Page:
Friday, 4 December 2009

What is Textile Design Research? - Call for contribution

Research for textiles is broad and far reaching. Historical, theoretical, technical, scientific, commercial and aesthetic strands interweave to create a complex and interdisciplinary field of investigation and invention. The intention of the first call for submissions to DUCK is to explore the nature and significance of current Textile Design research and establish a platform for future discourse. Submissions are invited which address or cover one or more of the following themes:

The contexts for textile design research The role of interdisciplinarity in textile design research The distinction between research related to processes and that related to outcomes The tensions between the demands of commercial enterprise and the academic domain The methodologies that might be appropriate for textile design research The impact of new materials and/or technologies on directions and approaches in textile design research The influence of craft methods/approaches in textile design research The interaction between craft and scientific method in textile design research Historical and theoretical perspectives within textile design research Relationships between theory and practice in textile design research The benefit of textile design research to the designer Forms of application and dissemination of textile design research

Deadline for submissions: 22nd January 2010 Authors will be informed of the outcome of their submission by the end of April 2010.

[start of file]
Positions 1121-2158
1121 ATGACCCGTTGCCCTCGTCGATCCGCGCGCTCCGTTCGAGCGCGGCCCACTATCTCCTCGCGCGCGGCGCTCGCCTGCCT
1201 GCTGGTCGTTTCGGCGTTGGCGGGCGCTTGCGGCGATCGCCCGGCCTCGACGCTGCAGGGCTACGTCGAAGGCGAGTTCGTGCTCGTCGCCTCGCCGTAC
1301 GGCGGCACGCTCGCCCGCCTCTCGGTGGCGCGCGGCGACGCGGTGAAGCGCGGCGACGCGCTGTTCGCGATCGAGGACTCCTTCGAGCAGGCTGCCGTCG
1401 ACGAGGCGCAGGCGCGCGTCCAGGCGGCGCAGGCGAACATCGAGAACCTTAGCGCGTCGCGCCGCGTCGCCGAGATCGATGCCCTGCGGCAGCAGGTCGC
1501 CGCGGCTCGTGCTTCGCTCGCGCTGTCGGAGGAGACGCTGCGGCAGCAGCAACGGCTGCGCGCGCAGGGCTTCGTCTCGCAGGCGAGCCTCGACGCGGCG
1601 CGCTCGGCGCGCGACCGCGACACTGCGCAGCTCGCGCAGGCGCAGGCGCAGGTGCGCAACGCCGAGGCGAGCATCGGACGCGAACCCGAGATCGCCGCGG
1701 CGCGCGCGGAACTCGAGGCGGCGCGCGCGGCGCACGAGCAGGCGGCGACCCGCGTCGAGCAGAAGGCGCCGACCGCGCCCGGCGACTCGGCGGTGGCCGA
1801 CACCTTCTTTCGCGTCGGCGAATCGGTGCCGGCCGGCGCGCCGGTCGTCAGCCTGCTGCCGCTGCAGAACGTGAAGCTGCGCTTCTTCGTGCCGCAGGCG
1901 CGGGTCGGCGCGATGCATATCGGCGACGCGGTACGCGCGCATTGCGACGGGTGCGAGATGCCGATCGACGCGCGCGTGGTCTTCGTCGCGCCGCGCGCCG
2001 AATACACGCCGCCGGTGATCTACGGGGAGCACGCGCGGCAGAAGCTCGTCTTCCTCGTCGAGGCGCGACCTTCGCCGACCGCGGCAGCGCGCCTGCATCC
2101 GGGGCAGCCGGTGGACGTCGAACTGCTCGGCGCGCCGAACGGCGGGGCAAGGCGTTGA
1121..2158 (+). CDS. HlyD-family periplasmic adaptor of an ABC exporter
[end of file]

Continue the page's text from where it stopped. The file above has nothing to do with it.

Submission Instructions:Contributions may take the form of written texts (maximum 5,000 words), visual essays, a series of images relating to methods (sketchbook style), visual diaries or other methods deemed appropriate.

Duck does not advise a particular format for written submissions although we ask that contributors present their ideas in an accessible format for Duck's diverse readership of researchers, educators, artists and designers. For written texts the Harvard System of referencing is preferred.

Images should be 300dpi where possible, RGB format and submitted as TIFF or JPEG files. Text should be provided in MS Word (.doc), rich text (.rtf) or pdf format.

Please provide your name, affiliation, email address, a title for your submission and a short summary of your contribution.

Please send submissions by email to: L.R.Moriarty@lboro.ac.uk This e-mail address is being protected from spambots. You need JavaScript enabled to view it

(Maximum file size: 5mb). Alternatively, please send on disk (CD or DVD) to:

DUCK Journal - Textiles Research Group

Loughborough University School of Art and Design



LE11 3TU

Thursday, 3 December 2009

Climate & Architecture - towards an atmospheric architecture

In correlation with the Climate & Architecture exhibition, the Royal Academy of Fines Arts, School of Architecture, Copenhagen is hosting a promising seminar embracing the idea of an atmospheric architecture.

Date: 10.12.09 - 10.12.09
Location: The Royal Danish Academy of Fine Arts, School of Architecture
The Exhibtion Hall
Danneskiold-Samsøes Allé 51
Time: 13.00
Event holder: The Nantes School of Art & The Royal Danish Academy of Fine Arts, School of Architecture

Today the climate has become the main aim of architects and architectural practice changes in order to integrate the goal of safeguarding the climate. But as the balance with climate and its protection becomes the goal of architecture, it is also possible that climate becomes the ressources and tools of architecture.

Thus weather vocabulary used to describe atmospheric phenomena (convection, pressure, depressions, temperature, heat, relative humidity, reveberation, for example) becomes an architectural language.

The Nantes symposium of Copenhagen 2009 "Climate & Architecture - towards an atmospheric architecture" seeks to integrate the climate mission of architecture not only as the purpose of the contemporary architecture, but also as the process.

The full programme can be downloaded here.